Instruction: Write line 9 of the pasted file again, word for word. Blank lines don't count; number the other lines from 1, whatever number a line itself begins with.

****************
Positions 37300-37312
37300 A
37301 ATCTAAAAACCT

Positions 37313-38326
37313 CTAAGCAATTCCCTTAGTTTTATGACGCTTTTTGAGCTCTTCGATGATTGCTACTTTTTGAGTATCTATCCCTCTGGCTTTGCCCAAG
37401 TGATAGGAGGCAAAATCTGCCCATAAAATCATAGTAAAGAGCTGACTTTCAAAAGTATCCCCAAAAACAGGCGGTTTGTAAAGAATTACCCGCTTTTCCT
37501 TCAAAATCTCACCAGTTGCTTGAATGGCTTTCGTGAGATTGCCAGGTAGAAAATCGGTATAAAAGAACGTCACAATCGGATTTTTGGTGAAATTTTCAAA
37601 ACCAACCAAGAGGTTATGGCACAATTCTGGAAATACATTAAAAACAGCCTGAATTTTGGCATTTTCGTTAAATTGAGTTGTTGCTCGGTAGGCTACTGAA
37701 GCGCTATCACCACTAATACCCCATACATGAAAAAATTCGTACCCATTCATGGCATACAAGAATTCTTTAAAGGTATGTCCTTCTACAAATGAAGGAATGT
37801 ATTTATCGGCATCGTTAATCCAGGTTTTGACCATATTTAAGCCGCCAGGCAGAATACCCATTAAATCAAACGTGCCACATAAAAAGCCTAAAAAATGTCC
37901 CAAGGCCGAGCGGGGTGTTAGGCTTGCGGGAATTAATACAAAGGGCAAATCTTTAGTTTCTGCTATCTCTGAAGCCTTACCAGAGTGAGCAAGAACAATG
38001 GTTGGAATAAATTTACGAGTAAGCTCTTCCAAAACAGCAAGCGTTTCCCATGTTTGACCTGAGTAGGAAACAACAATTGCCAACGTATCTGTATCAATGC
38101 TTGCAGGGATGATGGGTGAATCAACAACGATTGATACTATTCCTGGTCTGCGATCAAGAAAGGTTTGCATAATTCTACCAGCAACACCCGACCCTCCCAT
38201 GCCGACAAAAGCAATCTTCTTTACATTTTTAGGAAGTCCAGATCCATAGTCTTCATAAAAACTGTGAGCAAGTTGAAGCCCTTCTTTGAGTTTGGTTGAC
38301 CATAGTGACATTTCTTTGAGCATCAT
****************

37701 GCGCTATCACCACTAATACCCCATACATGAAAAAATTCGTACCCATTCATGGCATACAAGAATTCTTTAAAGGTATGTCCTTCTACAAATGAAGGAATGT